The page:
In the traditional printing world, printers set up a hard-copy proof and have their customers come in to their establishment, look at the proof, and if no issues are found with color or the design, the customer is asked to sign off on the proof which tells the printer everything looks good and to proceed with the job.
But in modern day printing (much of which is now done over the Internet) things have changed.
These days, customers seem to need things much faster than before the pre-digital age, and in many cases, there simply isn't enough time for the customer to be sent a hard-copy proof for their approval. Now, more often than not, proofing is now done using an online proof.
While seeing an online proof allows you see what the item looks like and to check for typographical errors, one area that remains a challenge is color.
How colors look on-screen and how those same colors look once the item has been printed will be different. Colors seen on-screen are typically much brighter.
But perhaps the biggest challenge with an online proof is there is no way for the printer to know how the customer's computer monitor is calibrated and thus they have no way of knowing what colors the customer is actually seeing. If you've ever been in a department store, where there was a long bank of television sets all set to the same station, you likely saw some where everything looked normal, yet on other sets everything was far too red or far too green. This illustrates the challenge of proofing online.
Another challenge is with how colors are created.
On TVs and computer monitors, all the varioius colors are created using a combination of red, green and blue (RGB). But in the digital printing world, all the colors are created using a combination of cyan, magenta, yellow and black (CMYK).
If a customer sends a file that was set up for on-screen use (RGB), the colors in their file can shift when they are printed (CMYK). So it is always best to send files where the colors have been designated using CMYK as the color model. If you are not the designer, you obviously may have no idea if the file is RGB or CMYK.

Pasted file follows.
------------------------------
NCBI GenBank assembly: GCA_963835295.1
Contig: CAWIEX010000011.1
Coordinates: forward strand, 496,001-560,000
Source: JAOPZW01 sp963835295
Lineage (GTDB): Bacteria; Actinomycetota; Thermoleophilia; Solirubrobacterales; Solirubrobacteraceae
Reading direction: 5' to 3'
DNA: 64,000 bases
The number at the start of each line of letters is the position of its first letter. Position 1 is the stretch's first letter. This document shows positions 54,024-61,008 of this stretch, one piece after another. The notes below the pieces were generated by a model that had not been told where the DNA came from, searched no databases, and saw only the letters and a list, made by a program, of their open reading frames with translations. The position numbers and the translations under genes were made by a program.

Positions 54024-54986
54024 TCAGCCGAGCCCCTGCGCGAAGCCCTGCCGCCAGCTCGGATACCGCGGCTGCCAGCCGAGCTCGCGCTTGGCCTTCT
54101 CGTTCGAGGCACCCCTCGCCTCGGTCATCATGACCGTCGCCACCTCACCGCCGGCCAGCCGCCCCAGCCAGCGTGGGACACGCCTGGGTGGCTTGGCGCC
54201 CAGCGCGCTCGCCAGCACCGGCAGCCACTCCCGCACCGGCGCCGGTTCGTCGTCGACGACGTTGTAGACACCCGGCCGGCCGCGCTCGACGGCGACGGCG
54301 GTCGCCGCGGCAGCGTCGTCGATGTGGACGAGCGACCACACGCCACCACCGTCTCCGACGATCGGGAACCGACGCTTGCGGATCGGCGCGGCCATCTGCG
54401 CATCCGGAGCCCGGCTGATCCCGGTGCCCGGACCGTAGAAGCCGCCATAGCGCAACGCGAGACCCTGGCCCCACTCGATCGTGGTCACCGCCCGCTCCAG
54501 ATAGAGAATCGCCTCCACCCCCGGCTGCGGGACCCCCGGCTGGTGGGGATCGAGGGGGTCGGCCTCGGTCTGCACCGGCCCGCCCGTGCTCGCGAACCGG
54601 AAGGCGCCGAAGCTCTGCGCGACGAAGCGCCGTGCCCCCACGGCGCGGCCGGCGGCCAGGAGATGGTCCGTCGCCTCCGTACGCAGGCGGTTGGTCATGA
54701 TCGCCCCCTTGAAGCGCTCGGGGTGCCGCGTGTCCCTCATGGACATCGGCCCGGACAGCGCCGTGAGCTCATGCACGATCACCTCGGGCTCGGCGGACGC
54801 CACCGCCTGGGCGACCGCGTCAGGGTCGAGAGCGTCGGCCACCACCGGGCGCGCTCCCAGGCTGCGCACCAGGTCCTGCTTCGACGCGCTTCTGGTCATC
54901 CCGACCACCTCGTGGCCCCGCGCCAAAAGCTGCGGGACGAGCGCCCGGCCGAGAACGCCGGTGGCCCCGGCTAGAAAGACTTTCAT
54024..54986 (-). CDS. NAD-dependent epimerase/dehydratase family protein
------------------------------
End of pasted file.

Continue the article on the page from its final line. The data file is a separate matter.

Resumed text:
Because we want to do the best we can to give you the colors you want / need, the best way we have found to talk to customers or the designers we are working is by referring to PMS colors (Pantone Matching Systems) a system of colors that was developed for printers.
The Pantone company creates books that contain swatches (similiar to what paint companies do) that allows the customer / designer / printer to all know ahead of time what a specific shade of color is called (a PMS number). And if a designer or customer wants a specific shade of blue, they can specify PMS number that refers to that color / shade of color and then the printer knows exactly what shade of blue the item should be.
However, since most of our customers don't have PMS color books, here is a suggestion if you need a specific color / shade of color for something you want us to print / produce.
Go to a local neighborhood print shop and ask if they have a PMS color book you could look at. You want one for PMS Solid Coated colors. Find the color(s) you are looking for in the color book and then write down the PMS number(s) that represent those colors. Now there will be no doubt what colors you are looking for.
One caviot with this system is that PMS colors were developed for printers who do traditional offset printing and who work with ink as opposed to toner. With this process, the printer then mixes the inks according to the recipe for that specific color and they then will be able to create the exact shade needed.
But these days more and more printers (us included) do digital printing which uses toner to create the colors on the printed page, and some PMS colors simply cannot be achieved using the digital process. But if you are able to give us PMS colors, at least we can let you know whether or not we can achieve the colors you have given us before your item has been printed.
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